Please allow me a few minutes to share with all my readers of the GrizzlyBearSims Blog, a wonderful community which is dedicated to all things simulation. The community is called PC-SG. The PC-SG site is managed by a wonderful individual named Stuart who is based in the UK. I first learned about PC-SG last summer as Stuart was launching the community. Stuart asked me if I would be interested in joining and helping him with some moderation duties and writing content. I gladly accepted and really enjoyed my time assisting. Unfortunately, I had to take a few months away due to personal reasons…but returned to PC-SG and have also resumed my staff duties as well. I’m truly honored Stuart kept my seat warm during my absence.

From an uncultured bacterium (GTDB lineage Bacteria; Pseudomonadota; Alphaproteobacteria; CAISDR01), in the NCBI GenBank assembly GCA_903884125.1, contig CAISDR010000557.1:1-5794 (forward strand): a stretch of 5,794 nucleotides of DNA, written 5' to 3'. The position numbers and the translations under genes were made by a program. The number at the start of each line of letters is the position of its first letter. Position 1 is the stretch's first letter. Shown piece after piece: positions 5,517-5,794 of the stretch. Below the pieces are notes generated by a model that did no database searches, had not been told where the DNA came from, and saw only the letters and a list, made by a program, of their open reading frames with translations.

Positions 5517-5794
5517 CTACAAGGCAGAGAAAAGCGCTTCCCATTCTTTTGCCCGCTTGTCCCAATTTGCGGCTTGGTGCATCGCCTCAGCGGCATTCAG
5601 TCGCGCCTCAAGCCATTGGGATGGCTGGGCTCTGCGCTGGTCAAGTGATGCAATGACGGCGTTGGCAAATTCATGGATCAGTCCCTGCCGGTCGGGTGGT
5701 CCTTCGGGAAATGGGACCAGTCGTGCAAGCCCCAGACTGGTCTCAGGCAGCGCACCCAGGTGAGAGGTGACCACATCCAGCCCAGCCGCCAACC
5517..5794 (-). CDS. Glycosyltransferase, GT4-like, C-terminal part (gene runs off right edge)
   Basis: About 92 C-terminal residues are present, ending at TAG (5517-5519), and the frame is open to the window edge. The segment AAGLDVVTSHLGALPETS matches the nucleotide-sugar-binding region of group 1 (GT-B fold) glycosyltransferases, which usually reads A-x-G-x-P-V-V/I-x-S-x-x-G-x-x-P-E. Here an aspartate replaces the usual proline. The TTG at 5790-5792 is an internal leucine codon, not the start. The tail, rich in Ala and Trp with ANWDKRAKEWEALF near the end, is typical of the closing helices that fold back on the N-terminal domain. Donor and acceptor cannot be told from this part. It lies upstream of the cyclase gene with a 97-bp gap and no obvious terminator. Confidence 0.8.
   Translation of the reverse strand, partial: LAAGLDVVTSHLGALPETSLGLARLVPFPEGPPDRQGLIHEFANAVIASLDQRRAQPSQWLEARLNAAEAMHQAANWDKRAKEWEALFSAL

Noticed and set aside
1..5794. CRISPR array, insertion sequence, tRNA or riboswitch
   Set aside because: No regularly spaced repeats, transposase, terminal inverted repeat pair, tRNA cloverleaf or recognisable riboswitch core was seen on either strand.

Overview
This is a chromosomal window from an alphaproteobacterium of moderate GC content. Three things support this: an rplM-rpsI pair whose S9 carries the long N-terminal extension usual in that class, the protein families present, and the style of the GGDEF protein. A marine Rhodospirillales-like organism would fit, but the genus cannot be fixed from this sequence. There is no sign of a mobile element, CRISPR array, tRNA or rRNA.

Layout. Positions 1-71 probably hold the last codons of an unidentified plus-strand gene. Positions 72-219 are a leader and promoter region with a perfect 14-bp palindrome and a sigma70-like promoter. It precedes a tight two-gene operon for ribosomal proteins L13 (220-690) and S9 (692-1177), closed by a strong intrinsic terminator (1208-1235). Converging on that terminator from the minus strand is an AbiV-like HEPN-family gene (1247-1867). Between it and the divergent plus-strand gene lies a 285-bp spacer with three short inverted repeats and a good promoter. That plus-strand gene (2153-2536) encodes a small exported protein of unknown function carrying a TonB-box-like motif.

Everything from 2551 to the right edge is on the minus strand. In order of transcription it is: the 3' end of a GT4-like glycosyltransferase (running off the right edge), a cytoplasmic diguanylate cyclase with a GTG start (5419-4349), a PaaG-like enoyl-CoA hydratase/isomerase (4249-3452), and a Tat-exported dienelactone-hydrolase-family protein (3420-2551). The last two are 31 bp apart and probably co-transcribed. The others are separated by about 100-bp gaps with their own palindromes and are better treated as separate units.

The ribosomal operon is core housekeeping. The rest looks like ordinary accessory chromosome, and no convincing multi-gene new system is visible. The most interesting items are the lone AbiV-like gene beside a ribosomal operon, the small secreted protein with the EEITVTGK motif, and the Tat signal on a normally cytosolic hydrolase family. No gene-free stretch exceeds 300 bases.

I truly believe PC-SG is a different kind of community, built and designed for a different breed of gamer. Stuart himself is an avid simulation gamer and passionate about helping others. After all, he created PC-SG just for the sole purpose of bringing like minded individuals together who enjoy simulation based gaming and want an online place to call home. At PC-SG you’ll find others who share your enthusiasm and interest in simulation games including Flight Simulator, Train Simulator, Farming Simulator, Truck Simulator and more. At PC-SG you’ll also find extremely talented individuals who have taken their love of simulation games and combined it with their creativity to produce some of the best mods on the internet.
I think I can speak for Stuart when I say, we want and need others who share our level of passion and enthusiasm. If you enjoy PC Simulation Gaming and looking for others who also share your same interests, then head over to PC-SG and register for an account. Then…stop by the forums and introduce yourself.
Thank you for your time and I’ll see you at PC-SG.
Have a great weekend!